Efficiency Leader with Paul Bannister 14 July 2021


The energy management sector is made up of many passionate professionals.

In this month’s Efficiency Leader, we are profiling Paul Bannister, Director of Innovation at DeltaQ, and winner of the Energy Efficiency Champion award at the National Energy Efficiency Awards in 2014.

EEC member DeltaQ is a boutique energy efficiency consultancy serving the eastern seaboard of Australia. With more than 25 years of experience in the energy efficiency sector, Paul is an international authority on energy efficiency in the built environment and is recognised for his role as the primary technical author of the NABERS Energy and Water ratings (including the New Zealand and UK adaptations) and the National Construction Code Section J 2019 revision. Most recently, Paul was appointed to the ACT Climate Change Council.

Can you explain your role at DeltaQ?

My role is Director of Innovation and my job is to provide strategic oversight of major projects, particularly in the energy efficiency policy and program areas.  I also keep an eye on what is going on around the world and work out whether we can bring that into what we do here in Australia.

What did you do before joining DeltaQ? 

Prior to this, I was in a similar role at Energy Action; before that, I was Managing Director of Exergy Australia (which I sold to Energy Action in 2014).

How would you describe the role DeltaQ plays in the energy management market and Australia’s energy transition? 

DeltaQ has a number of roles in these respects. For the ones I am most involved with, it is driving ahead thinking and understanding concerning Section J (Energy Efficiency) requirements within the National Construction Code and assisting NABERS with its expansion in Australia and overseas. We also have a large portfolio of technical energy efficiency projects within Australia and several major (>1MW) PV projects that we manage. DeltaQ is a group of dedicated people all sharing a common goal of changing the future for the better. It is a constant delight to work with such smart and focused people.

How has working from home been and how do you stay connected with your team when you aren’t in the office?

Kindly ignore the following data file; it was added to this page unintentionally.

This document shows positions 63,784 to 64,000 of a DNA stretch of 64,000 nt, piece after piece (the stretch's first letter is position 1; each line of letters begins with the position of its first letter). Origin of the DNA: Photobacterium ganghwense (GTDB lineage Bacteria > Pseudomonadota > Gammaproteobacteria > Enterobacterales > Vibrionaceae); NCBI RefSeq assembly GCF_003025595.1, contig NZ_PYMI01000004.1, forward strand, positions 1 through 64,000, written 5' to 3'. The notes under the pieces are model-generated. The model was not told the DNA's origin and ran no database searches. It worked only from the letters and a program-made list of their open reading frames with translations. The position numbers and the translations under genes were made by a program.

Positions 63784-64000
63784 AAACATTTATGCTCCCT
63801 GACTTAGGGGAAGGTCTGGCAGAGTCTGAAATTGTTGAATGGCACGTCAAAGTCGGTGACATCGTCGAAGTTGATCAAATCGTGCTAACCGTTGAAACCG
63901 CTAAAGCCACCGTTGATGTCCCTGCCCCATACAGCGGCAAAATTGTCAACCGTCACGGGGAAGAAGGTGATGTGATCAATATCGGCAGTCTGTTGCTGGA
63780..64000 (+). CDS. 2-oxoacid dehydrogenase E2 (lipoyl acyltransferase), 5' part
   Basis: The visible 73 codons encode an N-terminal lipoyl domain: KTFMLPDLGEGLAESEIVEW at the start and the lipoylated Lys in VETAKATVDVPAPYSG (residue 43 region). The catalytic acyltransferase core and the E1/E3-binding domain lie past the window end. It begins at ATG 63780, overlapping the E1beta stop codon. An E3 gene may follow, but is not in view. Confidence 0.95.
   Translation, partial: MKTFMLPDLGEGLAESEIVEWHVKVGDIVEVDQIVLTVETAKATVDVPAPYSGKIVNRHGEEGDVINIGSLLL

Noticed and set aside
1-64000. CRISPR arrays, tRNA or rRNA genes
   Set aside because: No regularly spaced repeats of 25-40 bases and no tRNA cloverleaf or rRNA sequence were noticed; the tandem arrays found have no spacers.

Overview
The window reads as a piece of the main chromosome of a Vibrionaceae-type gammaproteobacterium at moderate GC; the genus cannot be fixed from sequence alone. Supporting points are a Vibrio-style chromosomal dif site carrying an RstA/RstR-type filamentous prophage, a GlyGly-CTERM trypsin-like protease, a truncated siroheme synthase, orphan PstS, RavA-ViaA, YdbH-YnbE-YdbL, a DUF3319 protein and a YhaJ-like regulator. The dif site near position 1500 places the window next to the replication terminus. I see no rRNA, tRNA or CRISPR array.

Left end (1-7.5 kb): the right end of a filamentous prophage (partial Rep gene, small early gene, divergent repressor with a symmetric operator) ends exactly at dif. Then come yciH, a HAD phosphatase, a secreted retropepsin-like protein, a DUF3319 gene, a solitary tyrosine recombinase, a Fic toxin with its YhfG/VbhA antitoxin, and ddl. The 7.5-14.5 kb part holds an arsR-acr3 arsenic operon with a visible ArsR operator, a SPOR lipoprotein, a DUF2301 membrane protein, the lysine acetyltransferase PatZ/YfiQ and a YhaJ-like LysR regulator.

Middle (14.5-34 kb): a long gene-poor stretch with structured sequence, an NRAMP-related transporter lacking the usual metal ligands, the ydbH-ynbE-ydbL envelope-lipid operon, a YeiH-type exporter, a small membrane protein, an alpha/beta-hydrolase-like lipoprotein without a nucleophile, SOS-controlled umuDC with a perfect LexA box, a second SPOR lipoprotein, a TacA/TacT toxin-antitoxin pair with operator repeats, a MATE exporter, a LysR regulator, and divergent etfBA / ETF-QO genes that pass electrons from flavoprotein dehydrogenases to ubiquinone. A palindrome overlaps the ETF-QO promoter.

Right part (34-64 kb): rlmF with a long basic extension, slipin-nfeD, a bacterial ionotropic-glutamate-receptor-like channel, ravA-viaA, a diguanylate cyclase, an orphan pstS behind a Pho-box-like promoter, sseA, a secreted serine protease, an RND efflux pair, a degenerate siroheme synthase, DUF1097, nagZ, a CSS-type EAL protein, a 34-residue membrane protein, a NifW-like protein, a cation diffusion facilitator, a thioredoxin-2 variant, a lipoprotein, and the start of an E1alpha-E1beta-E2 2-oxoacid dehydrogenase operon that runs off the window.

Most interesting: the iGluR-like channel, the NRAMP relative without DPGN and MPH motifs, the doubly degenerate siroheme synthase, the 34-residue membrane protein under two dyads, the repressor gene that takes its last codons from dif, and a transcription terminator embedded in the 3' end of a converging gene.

I have been working from home since I started with DeltaQ. This works well because I only work part-time – 15-20 hours a week – so if I had to travel to work I would spend a high percentage of work hours just getting to and from the office. Also, part of the reason for working part-time is that I have some health issues and working from home enables me to manage my time around my health needs. Currently, I make it to the office once every month or less – so staying connected is just part of life. Mostly, it is by phone and video conference; we make a lot of use of Microsoft Teams, which works well for us.

How do you champion energy efficiency in your own home?

I have lived in the same house for over 15 years and in that time, we have added wall and floor insulation, double glazed all the windows, selected efficient appliances and added PV.  I am in the middle of a project to upgrade to the maximum amount of PV permitted (15kW from 9kW currently) and add a battery.

When you’re not immersed in Australia’s energy transition, what do you do for fun? 

I have a hobby – some might suggest obsession – in model railways; I have been building a reasonably detailed model of a station in England for about the last 20 years…it takes up a whole room.  And for fun, I have several other railway projects on the go at any one time.  Aside from that, music, walking the dogs…that sort of stuff.

Why do you value being a member of the Energy Efficiency Council?

Energy efficiency is not a field with a natural profile, so it is important to be part of an organisation that keeps the first energy source front of mind for all.

What are you currently excited about in the energy world and where do you see Australia’s energy management markets in 2030?

I’m excited about the increasing focus on practical paths to net zero, and the electrification of large parts of the economy along the way. I have been in the energy management industry for nearly 30 years and it hasn’t changed that much in terms of its business model, even as it has become immeasurably smarter and more active in a technical sense. So, although I’d like to predict some massive change in the business model that makes energy management more core-business, I am inclined to suspect we will just get bigger and smarter. There is a long way for IT and AI to go in this field; if energy management is going to make a mark it needs to become everybody’s daily business, and this is likely to require automation to facilitate. We shall see!

Connect with Paul on LinkedIn.

This article was originally published in the July edition of Efficiency Insight.